Let’s Address Franklin Graham’s Refusal to Defend the Apostles’ Creed

Let’s Address Franklin Graham’s Refusal to Defend the Apostles’ Creed December 11, 2018

So let’s take some time to revisit last week’s emotional, beautiful funeral services for our 41st president, George Herbert Walker Bush.

I wrote several things about the service last week, with one of those things being to point out how the current president, Donald J. Trump, acted like a petulant child (per usual) and refused to participate in the service, by reciting the Apostles’ Creed.

As I have pointed out, numerous times since that day, there would probably have been little attention paid to the image of a sour-faced Trump, standing board-straight, with the service program that contained the text of the creed held in the hand dangling at his side, were we not continuously bombarded by the Trumpian hordes with proclamations of his great, Christian faith.

Even former President Barack Obama, definitely no friend of Christians, was at least respectful enough to read along with the congregation.

It is the unearned exaltation of Donald Trump by evangelical Christians that put his faith life under a microscope.

So once again, let me remind folks of what the Apostles’ Creed is.

It is a statement of the Christian faith, not written by the 12 who followed Jesus, but long used by Christians to proclaim their faith in what those apostles taught throughout the New Testament.

And by “Christians” I mean regardless of denomination.

I’m finding that along with ignorance of the Apostles’ Creed, there are also Christians who have heard of the creed, but feel it doesn’t apply to them because they’re not Roman Catholic.

That misunderstanding is due to the word “catholic” that appears within the text of the creed.

Relax, folks. “catholic,” in that context, has nothing to do with the Roman Catholic Church. It simply means the unified body of Christians.

I would challenge those who are not familiar with it to make it a point to check it out and see for themselves if it lines up with their beliefs.

I would also point out that if it does not, then you are not a Christian. How could you be? Faith in Jesus Christ, his virgin birth, death on the cross, and resurrection on the third day is at the very heart of the Christian faith. There’s not a word within the creed you can question and still claim to be a regenerated believer.

Was Trump (or any Christian) required to read it, in order to prove their salvation?

Not at all, but again, Trump drew attention to himself for his stubborn refusal to participate in a touching, spiritual ceremony.

Ok. I’ve taken us back here because it’s time call out Trump’s evangelical defenders.

One of those massive disappointments would be Franklin Graham, son of the legendary Evangelist Billy Graham.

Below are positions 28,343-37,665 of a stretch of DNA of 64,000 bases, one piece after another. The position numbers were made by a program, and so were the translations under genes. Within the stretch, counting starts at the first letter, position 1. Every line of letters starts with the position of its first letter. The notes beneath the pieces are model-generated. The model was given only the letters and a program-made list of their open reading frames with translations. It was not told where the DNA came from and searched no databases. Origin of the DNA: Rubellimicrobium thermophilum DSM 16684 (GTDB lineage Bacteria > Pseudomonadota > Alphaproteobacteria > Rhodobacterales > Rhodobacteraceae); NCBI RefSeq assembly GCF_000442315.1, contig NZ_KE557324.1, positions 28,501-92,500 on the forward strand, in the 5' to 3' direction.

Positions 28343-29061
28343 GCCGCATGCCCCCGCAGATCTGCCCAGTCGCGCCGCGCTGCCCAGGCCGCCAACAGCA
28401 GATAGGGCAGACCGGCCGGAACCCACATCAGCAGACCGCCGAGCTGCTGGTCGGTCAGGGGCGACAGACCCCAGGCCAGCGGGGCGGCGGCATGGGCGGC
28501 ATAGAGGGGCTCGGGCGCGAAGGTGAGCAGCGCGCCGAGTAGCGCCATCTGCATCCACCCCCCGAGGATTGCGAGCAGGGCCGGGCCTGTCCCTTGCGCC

Graham took to his Facebook page to attack those who pointed out Trump’s behavior at President Bush’s service.

“Guess what — I don’t usually sing in church. Why? Because I can’t carry a tune! And, I have no rhythm,” Graham wrote. “I have to watch someone else clapping or I get off beat, so usually I just keep my hands in my pockets. Look around in church sometime — lots of people aren’t singing.”

Ok. I have no idea what Graham’s singing has to do with the very simple task of reading from a script, as part of a funeral service, but…

Graham then blamed the media for launching the firestorm surrounding Trump not reciting the creed.

“Isn’t it a shame that the media and the Trump-haters couldn’t even let the funeral of a well-loved president go by without trying to find fault with President Donald J. Trump?” Graham asked. “Shame on them. Nay-sayers always pointing an accusing finger. Instead, let’s be thankful for all of the incredibly positive things he has done for our country (it’s a long list) and lift him and Melania up in our prayers.”

Graham highlighted my problem with Christians flocking to Trump’s adulteries, lies, and abusive language.

The reverend is more concerned for temporary political wins than upholding a godly image or winning souls.

Will a tax cut save a single soul? Are executive orders included in the Great Commission? How about rolling back regulations, or appointing Supreme Court judges?

After newly-appointed Justice Brett Kavanaugh joined with liberal justices to reject a fair hearing on a case to defund abortion centers in some states on Monday,  I think we can put aside hope for a SCOTUS pick that makes a difference.

Which of those things make a smooth path for a lost soul seeking redemption? When the dark and hurting world looks for salvation, which of those things lights the way, and which of those things will any of us take into the life after this one?

Graham further took his act to his Twitter page.

“The Pharisees are after @POTUS because he didn’t sing at the funeral of President George H.W. Bush or recite the Apostles’ Creed,” the 66-year-old Graham wrote.

The Pharisees had no belief in Jesus as savior. They would not have recited the Apostles’ Creed, either.

The Pharisees, as Jesus pointed out, wanted to be close to power. They wanted the best seats at the banquet table, and to be exalted in the squares of their communities.